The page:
Guidance From OPM on Extra Half Day Off on Christmas Eve

Most federal employees will have time off on the afternoon before Christmas. There are exceptions. This OPM memo explains some of the exceptions and why some employees may still be charged or lose some leave on the day before Christmas.

Getting extra time off for Christmas is good news for most federal employees. Who doesn’t want an extra few hours away from the office without having to take leave?

But, as with much of what government does, many people will be impacted in different ways.

In coordination with the president’s executive order on granting federal employees the time off on the last half of the scheduled workday on Thursday, December 24, 2015, with pay and without a charge to leave, Office of Personnel Management (OPM) Acting Director Beth Cobert has issued a memo (see below) instructing agencies on details impacting the federal workforce.

For most federal employees, for pay and leave purposes, the last half of the scheduled workday on December 24, 2015, will be treated as falling within the scope of statutes and Executive orders governing holidays for Federal employees. 

But, as usual, there are exceptions.

For example, some employees will not get the time off when, in the judgment of the head of the agency, they cannot be excused for reasons of national security, defense, or other essential public need.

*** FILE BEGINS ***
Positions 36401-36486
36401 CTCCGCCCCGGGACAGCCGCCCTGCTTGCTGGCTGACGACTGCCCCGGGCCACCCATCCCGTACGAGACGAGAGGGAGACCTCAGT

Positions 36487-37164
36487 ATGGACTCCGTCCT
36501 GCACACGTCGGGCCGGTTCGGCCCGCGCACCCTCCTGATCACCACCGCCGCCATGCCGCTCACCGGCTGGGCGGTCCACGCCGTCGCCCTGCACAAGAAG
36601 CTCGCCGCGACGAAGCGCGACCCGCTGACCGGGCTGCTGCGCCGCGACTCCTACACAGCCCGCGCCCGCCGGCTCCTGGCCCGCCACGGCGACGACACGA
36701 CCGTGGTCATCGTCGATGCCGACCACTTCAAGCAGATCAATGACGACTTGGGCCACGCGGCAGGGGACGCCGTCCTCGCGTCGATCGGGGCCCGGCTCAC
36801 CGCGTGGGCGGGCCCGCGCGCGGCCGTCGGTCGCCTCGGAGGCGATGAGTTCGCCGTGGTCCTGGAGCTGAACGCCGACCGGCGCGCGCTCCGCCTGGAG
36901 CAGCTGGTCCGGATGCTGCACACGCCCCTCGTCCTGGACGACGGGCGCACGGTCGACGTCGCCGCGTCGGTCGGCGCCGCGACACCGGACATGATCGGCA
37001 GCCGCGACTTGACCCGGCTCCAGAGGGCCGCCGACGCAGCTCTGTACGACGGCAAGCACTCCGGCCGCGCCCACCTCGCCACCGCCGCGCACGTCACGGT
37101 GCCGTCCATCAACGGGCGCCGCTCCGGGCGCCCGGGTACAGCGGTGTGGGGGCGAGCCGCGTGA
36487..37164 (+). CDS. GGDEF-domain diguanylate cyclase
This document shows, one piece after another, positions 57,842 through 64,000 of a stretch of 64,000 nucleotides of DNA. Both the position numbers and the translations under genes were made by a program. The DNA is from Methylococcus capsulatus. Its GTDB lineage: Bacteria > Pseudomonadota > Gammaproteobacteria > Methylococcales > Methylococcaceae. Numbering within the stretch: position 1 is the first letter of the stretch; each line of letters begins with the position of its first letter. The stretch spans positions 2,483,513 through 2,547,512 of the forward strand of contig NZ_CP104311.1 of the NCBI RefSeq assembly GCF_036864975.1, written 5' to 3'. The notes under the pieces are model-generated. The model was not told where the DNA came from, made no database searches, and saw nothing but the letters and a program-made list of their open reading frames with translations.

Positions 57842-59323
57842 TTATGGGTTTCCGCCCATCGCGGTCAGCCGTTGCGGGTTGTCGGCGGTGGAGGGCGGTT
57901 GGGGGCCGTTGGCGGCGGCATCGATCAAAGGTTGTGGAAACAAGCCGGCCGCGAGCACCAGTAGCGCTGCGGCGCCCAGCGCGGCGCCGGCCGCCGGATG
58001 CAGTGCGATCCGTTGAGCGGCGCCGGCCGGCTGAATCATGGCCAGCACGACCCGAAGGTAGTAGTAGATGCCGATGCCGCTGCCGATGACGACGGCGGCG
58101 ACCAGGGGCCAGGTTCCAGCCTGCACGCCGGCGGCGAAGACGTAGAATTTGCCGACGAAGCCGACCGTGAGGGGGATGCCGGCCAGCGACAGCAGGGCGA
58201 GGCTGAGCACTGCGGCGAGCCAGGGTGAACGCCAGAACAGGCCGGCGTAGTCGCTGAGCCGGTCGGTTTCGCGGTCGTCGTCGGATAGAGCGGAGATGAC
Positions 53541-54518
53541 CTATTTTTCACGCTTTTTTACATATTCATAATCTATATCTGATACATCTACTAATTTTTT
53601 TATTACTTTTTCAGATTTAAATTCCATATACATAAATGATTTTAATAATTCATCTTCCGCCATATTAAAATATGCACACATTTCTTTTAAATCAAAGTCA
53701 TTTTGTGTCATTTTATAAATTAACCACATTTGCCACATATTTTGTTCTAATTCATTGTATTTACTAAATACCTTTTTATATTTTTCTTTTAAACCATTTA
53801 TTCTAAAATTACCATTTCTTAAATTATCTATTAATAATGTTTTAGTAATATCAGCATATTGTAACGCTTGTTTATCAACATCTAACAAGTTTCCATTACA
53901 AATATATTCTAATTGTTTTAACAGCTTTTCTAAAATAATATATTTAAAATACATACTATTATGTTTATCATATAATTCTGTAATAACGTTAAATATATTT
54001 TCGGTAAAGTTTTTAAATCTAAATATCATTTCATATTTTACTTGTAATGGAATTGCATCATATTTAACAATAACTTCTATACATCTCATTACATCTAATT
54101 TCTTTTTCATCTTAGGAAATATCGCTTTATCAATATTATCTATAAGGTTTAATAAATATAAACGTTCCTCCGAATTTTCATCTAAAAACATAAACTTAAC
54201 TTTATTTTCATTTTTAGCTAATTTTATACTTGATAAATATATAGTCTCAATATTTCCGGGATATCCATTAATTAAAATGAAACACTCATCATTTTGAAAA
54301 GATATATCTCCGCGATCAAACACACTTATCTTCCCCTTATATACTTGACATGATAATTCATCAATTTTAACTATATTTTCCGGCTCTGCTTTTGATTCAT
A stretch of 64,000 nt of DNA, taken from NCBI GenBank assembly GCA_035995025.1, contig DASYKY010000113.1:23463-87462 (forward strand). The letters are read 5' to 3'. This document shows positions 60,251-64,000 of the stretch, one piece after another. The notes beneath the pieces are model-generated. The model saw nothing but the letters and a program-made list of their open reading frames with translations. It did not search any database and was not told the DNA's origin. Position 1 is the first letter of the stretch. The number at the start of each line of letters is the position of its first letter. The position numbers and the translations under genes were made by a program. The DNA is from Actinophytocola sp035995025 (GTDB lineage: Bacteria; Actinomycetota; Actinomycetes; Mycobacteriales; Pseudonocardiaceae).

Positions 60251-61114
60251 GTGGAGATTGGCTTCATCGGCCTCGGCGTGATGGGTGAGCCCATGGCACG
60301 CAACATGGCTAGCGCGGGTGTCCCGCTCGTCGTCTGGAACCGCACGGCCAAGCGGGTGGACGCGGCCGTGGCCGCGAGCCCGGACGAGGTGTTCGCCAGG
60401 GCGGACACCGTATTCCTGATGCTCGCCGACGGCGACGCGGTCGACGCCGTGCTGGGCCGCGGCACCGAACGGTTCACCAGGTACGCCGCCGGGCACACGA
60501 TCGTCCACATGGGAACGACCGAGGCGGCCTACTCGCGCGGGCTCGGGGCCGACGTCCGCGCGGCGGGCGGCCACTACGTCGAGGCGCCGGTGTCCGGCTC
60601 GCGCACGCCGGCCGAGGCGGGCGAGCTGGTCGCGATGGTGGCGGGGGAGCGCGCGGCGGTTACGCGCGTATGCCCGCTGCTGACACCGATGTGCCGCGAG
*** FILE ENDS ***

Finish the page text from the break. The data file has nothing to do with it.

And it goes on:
What if you already had leave scheduled for this time the day before Christmas? There is good news from OPM as an employee who was previously scheduled to take annual leave on December 24th will not be charged annual leave (or any other form of paid leave, compensatory time off, or credit hours) for the last half of the scheduled workday.

But, another wrinkle in the complex federal human resources system: What if you have scheduled “use or lose” leave for the afternoon that is now a few free hours away from work?

This is bad news from OPM: “If an employee has scheduled “use or lose” annual leave for the last half of the scheduled workday on December 24, 2015, and is unable to reschedule that leave for use before the end of the leave year (i.e., January 9, 2016), the leave will be forfeited.” So, you got the time off but gave up several hours of your annual leave because,  when “use or lose” leave is forfeited under these conditions, the law does not permit restoration of the leave.

Questions on Pay and Leave Administration for Dec. 24 and 25, 2015

About the Author

Ralph Smith has several decades of experience working with federal human resources issues. He has written extensively on a full range of human resources topics in books and newsletters and is a co-founder of two companies and several newsletters on federal human resources. Follow Ralph on Twitter: @RalphSmith47